#DigitalSingleMarket: does online business get your vote?

#DigitalSingleMarket: does online business get your vote?

Late last year, I gave my predictions for 2015 to SCL - The IT Law Community:

Futurology rewards the brave. Therefore, I predict with some confidence that by 21 October 2015 automatic dog-walkers, bar code licence plates, food hydrators—oh!—and hoverboards will become a reality.

Perhaps I was confusing reality with Back to the Future II?

An easy mistake to make.

However, time continues to move on relentlessly; technology seems to move on even quicker.

The law, as always, struggles to keep up.

Yesterday, the relatively new European Commission tried to get a grip on the challenges of the digital revolution by adopting its Digital Single Market for Europe strategy. It includes a set of 16 targeted actions to be delivered by the end of 2016.

Here are the highlights for online businesses:


  • rules to make cross-border e-commerce easier: the Commission states that this will include ‘harmonised EU rules on contracts and consumer protection’. Will we therefore see the rebirth of the Common European Sales Law in the months to come (see our post: Common European Sales Law: does it have any future)? That said, even if the CESL is introduced, it is likely to be optional. I can’t help thinking that it’ll be the proverbial pétard mouillé, as they might say in Brussels (‘damp squib’, since you ask)
  • ending unjustified geo-blocking: this is where online sellers either deny consumers access to a website based on their location or re-route them to a local store with different prices. The Commission reiterates that, ‘by limiting consumer choice, geo-blocking is a significant cause of frustration and of fragmentation of the Internal Market’. Permitted geo-blocking in the future is likely to be limited under these proposals. On a more prosaic level, it might also mean that you can watch EastEnders in Eastern Europe or Jeremy Kyle in Kiel (on second thoughts, perhaps geo-blocking does have its advantages after all?)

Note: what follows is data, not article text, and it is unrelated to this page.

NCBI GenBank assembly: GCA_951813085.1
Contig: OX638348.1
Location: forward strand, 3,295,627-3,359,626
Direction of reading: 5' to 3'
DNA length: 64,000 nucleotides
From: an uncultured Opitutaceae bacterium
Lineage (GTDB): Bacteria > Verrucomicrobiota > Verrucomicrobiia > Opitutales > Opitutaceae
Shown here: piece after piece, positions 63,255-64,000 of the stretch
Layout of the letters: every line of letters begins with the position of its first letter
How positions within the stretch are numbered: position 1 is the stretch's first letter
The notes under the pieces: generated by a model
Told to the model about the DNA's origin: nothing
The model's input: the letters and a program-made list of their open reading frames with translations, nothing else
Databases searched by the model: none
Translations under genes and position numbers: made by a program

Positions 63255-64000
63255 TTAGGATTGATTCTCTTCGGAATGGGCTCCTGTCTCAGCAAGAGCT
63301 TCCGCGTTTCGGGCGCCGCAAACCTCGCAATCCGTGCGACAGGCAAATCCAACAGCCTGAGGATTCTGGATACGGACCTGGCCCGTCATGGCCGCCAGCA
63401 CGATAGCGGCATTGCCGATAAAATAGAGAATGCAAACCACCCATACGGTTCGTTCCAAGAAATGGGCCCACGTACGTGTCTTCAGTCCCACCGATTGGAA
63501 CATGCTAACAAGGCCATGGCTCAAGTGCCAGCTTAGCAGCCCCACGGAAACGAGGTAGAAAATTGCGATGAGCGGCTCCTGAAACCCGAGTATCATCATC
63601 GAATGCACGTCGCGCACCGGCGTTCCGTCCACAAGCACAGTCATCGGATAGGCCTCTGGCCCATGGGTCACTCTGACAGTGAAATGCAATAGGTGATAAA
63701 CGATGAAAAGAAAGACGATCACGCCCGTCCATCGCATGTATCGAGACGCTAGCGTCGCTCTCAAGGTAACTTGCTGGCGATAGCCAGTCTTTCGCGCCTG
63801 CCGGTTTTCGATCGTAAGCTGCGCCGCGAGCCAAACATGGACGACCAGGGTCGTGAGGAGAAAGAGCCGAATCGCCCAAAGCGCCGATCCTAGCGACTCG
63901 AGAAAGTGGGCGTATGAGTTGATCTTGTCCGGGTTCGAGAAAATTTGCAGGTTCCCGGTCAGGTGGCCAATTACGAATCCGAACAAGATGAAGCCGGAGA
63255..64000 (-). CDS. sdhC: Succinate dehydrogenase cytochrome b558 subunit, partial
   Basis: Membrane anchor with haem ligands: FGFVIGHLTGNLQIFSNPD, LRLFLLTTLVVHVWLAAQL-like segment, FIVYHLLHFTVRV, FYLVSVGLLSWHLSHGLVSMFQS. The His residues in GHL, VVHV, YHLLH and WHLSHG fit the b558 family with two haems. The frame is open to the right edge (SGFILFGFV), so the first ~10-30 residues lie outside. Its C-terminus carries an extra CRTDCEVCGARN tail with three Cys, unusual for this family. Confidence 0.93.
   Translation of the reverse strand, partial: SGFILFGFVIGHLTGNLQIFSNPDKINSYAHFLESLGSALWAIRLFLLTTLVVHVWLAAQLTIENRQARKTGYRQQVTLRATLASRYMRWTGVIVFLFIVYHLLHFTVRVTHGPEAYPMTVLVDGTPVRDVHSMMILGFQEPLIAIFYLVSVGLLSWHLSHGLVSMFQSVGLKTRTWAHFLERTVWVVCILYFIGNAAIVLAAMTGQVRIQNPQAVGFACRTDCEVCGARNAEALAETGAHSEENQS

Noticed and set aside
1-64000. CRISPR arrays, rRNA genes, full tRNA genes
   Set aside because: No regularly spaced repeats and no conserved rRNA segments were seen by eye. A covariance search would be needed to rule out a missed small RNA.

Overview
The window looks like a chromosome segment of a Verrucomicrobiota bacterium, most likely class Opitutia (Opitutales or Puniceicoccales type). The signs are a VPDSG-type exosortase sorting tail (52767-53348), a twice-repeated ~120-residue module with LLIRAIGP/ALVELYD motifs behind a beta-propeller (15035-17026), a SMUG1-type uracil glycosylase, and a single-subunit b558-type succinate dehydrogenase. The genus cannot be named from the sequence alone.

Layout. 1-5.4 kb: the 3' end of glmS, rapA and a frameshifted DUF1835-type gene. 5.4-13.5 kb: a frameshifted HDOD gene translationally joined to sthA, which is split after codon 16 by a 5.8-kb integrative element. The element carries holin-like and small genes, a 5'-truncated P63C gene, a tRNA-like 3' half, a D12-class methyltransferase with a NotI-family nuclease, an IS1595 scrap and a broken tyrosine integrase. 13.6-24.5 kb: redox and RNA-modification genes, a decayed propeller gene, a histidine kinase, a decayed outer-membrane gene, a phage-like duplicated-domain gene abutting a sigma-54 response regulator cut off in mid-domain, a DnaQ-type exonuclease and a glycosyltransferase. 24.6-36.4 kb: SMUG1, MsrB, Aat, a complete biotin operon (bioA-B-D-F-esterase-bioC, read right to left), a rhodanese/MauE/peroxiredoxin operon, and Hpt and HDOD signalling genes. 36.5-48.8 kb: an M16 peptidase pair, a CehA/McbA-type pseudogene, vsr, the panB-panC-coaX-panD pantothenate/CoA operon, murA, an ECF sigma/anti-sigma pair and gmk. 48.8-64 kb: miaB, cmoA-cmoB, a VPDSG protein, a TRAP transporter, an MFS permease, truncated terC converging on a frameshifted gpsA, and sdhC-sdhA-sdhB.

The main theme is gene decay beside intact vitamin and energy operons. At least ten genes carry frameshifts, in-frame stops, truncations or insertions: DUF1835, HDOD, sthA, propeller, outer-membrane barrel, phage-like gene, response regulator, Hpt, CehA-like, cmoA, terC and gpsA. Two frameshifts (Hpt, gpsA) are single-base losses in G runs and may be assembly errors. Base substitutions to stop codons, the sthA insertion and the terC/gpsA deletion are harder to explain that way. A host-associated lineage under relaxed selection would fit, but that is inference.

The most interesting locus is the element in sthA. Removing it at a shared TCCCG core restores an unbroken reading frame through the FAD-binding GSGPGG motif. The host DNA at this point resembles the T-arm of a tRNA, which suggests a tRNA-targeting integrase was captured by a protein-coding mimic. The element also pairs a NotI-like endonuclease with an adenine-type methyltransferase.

• identifying potential competition concerns in e-commerce markets: the European Commission launched yesterday an antitrust competition inquiry into the e-commerce sector in the European Union. Margrethe Vestager, Commissioner in charge of competition policy, warned that if the Commission finds anti-competitive barriers it, ‘will not hesitate to take enforcement action under EU antitrust rules.’ A warning shot across the bow has been fired!
  • rapid and consistent enforcement of consumer rules: a review of the Regulation on Consumer Protection Cooperation is going to take place. The CPC brings together the public authorities in EU Member States (and other EEA countries) who are responsible for the enforcement of the EU’s consumer protection laws.
  • more efficient and affordable parcel delivery: the Commission notes that, ‘currently 62% of companies trying to sell online say that too-high parcel delivery costs are a barrier’. According to the Commission issues in this sector include: unclear information; excessive costs for low volume shipping; lack of convenient services for the final consumer; and lack of interoperability between the different operators typically involved in cross-border delivery. The Commission launched a consultation on this yesterday and welcomes views from individuals and organisations
  • a modern, ‘more European’ copyright law: legislative proposals are due to follow before the end of 2015 to, ‘reduce the differences between national copyright regimes and allow for wider online access to works across the EU, including through further harmonisation measures’. The aim of the Commission is to, ‘improve people's access to cultural content online – thereby nurturing cultural diversity – while opening new opportunities for creators and the content industry’. As with geo-blocking above, the Commission wants to make sure that users who buy films, music or articles at home can also enjoy them while travelling across the continent. The Commission is also looking to step up enforcement against commercial-scale infringements of intellectual property rights
  • a reduction in the administrative burden businesses face from different VAT regimes: ‘so that sellers of physical goods to other countries also benefit from single electronic registration and payment; and with a common VAT threshold to help smaller start-ups selling online’ (see our post: VAT MOSS or VAT MESS?). The latter may be a lifeline for (angry) micro-businesses and SMEs who have been struggling to comply with the new rules
  • analysing the role of online platforms (search engines, social media, app stores, etc.) in the market: this is likely to cover issues such as the non-transparency of search results and of pricing policies; how they use the information they acquire; and relationships between platforms and suppliers and the promotion of their own services to the disadvantage of competitors, and
  • a reinforcement of trust and security in digital services, notably concerning the handling of personal data: ‘building on the new EU data protection rules, due to be adopted by the end of 2015, the Commission will review the e-Privacy Directive’. The date ‘by the end of 2015’ is probably wishful thinking but otherwise this seems like a sensible move.

The Digital Single Market and this strategy will be on the agenda of the European Council meeting on 25-26 June, so watch this space.

What’s abundantly clear, is that it is an ambitious timetable and, if the Data Protection regulation is anything to go by, the deadline of the end of 2016 might not be particularly realistic.

So, do you think the Commission’s proposals for a European digital single market are on the right track? Vote here:

[socialpoll id="2270291"]




Latest Articles: